Q: I’m in my 30s and my brother is in his early 40s. We were talking the other day about how much it costs just to make it from day to day and buy a few extras once in a while. When a crisis comes up, whether it’s the car breaking down or the refrigerator on the fritz, we struggle to find the money to manage it. The kids’ educations are weighing us down, too.

How can we prepare for the future when financial crises keep cropping up?

I need a solid plan so I can ensure I have at least some money saved by the time retirement rolls around.

A: The good news is that both of you are trying to problem-solve your finances now so you can be successful later.

If you want to live vibrantly throughout your golden years, it’s important to aggressively manage your dollars now. Look for ways to save each day.

Also, consider these suggestions for how to continually shore up your money for retirement:

  1. Plan for the Unexpected
  • Feed your emergency fund from every paycheck until you have enough to live for six months without working. Then, you’ll be prepared for unplanned financial events. If you never have to use this fund, leave it in its own account accumulating money over the years.
  • Use this fund only for the type of events you described (or in the event you’re out of work) and then replace those funds to the six months mark. You’ll never have to draw on your retirement savings again to fund a money crisis because you’ll have your emergency fund.
  1. Make Deposits to Retirement Accounts Regularly
  • Put the maximum amount allowed into your Roth IRA. Then, someday when you’re older and grayer, you can withdraw the money without paying taxes.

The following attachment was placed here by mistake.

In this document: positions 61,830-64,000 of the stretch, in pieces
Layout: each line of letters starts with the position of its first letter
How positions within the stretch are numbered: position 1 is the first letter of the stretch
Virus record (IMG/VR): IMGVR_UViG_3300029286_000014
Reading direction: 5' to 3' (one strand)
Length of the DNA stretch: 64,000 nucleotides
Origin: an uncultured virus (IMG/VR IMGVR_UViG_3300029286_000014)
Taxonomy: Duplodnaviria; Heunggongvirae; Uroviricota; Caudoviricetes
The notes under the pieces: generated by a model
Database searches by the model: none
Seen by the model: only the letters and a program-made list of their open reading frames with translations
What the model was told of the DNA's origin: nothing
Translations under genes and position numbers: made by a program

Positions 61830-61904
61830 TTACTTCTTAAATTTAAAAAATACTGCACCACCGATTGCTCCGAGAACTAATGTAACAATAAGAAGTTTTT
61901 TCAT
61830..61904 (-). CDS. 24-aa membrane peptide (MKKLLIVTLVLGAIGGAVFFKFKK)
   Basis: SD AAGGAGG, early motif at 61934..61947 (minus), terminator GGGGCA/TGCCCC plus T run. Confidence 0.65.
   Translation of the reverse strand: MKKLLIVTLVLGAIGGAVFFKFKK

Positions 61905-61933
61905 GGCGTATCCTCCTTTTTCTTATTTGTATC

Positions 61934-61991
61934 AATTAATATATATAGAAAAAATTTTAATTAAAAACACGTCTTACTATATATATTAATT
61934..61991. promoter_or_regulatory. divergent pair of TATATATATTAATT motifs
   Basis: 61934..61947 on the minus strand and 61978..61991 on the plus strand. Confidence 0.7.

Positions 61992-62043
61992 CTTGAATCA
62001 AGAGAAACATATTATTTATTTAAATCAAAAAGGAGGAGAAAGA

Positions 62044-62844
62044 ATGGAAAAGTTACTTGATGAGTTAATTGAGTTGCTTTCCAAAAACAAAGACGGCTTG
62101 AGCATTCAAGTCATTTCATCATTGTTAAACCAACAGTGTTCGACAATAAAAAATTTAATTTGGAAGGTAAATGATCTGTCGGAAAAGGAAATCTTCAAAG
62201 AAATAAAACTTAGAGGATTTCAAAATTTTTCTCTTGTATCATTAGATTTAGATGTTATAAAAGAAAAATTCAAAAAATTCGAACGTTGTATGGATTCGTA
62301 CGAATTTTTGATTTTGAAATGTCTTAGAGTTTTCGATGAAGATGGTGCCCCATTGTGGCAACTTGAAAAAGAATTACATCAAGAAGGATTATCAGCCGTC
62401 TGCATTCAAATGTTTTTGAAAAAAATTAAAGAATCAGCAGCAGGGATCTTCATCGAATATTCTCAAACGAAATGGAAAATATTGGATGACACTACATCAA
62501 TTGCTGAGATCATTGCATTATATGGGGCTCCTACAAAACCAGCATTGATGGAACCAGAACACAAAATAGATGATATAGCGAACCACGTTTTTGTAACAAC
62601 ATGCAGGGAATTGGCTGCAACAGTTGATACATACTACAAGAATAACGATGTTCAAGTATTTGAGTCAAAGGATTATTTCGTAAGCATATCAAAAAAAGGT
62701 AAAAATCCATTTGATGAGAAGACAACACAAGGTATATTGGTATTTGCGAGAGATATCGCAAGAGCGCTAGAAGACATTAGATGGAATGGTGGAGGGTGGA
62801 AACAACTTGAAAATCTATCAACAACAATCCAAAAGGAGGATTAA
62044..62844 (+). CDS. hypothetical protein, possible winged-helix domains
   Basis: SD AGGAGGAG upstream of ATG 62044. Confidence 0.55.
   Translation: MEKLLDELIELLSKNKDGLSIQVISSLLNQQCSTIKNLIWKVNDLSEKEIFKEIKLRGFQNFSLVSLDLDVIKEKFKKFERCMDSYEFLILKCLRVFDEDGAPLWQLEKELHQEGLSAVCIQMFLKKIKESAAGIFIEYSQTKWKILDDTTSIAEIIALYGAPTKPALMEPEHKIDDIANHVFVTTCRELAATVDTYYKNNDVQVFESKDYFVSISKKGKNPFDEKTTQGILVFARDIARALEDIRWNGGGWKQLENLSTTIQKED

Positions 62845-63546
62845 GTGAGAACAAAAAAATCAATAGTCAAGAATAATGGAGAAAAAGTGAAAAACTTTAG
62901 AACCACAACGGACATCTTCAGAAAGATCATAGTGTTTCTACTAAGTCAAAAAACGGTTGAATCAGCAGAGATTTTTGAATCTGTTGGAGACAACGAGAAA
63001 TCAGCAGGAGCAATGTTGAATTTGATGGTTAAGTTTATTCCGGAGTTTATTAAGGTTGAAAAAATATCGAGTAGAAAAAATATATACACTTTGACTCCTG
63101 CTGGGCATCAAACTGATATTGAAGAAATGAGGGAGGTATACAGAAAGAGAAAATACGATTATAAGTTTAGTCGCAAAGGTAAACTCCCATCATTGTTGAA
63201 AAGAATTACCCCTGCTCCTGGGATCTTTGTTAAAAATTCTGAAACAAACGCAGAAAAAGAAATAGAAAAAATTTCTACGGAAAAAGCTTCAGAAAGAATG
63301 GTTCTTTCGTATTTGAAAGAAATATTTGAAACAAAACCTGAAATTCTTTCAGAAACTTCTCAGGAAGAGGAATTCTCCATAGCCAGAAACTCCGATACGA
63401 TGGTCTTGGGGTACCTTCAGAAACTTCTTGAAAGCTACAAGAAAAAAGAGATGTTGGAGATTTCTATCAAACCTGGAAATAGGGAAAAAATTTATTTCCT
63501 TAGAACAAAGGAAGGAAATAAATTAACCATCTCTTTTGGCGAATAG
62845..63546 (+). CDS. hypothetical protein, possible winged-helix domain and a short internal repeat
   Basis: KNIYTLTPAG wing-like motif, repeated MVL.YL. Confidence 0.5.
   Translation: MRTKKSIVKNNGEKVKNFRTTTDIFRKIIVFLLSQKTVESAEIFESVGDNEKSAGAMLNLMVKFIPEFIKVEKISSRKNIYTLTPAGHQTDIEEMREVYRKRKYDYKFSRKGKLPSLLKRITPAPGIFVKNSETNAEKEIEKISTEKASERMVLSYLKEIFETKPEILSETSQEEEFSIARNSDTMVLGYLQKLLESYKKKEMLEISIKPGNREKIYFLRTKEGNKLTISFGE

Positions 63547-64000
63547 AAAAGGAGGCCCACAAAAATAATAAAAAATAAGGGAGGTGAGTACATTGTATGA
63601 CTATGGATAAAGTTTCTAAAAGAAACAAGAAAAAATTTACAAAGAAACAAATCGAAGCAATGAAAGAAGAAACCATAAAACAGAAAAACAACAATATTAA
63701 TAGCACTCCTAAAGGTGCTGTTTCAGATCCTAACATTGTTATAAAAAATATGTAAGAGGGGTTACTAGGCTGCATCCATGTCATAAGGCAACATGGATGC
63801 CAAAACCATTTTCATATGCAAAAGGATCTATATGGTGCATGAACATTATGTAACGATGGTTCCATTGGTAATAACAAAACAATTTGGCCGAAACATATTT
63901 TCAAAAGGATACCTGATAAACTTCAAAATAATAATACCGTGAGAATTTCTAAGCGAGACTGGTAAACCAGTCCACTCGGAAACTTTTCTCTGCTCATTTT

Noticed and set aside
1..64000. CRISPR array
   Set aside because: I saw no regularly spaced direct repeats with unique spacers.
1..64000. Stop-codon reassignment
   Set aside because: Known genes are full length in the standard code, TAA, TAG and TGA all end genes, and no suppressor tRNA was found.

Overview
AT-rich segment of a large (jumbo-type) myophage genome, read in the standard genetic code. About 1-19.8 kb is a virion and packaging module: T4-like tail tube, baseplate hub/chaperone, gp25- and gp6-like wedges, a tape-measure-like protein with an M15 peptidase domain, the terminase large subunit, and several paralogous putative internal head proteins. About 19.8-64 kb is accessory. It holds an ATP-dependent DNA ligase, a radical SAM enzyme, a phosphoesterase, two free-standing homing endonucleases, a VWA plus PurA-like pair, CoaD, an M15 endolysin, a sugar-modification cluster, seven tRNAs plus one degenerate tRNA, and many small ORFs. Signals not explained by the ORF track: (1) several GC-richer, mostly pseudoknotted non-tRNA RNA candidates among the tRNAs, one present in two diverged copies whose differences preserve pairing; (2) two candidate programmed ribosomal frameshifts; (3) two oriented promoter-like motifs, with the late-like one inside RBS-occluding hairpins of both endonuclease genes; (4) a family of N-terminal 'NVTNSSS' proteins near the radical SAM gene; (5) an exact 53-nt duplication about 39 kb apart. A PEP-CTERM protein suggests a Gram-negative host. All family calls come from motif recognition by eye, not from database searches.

1. Save Now for Your Child’s College Education
  • If you save $25 a week for 18 years, you’ll be able to cover about half of your child’s college expenses. The key is saving consistently to have some cash to assist your some-day student with college costs.
  • You can bump up your savings amount later if you like. But since kids can earn scholarships and work summers to pay toward their education, aiming to contribute half will help tremendously.
  1. Use Separate Financial Accounts
  • Instead of using one “pot” for all savings (retirement, education, and emergencies), maintain separate accounts to avoid tapping retirement money for other uses.
  1. Earmark Dollars for Specific Accounts Each Payday
  • For example, place the first week’s savings amount into your emergency six-month fund. The second week’s savings dollars go into retirement accounts. Third week’s savings are slotted for the college account. Fourth week’s dollars can also go into your retirement accounts.

Make saving a habit and when retirement time rolls around, you’ll be prepared!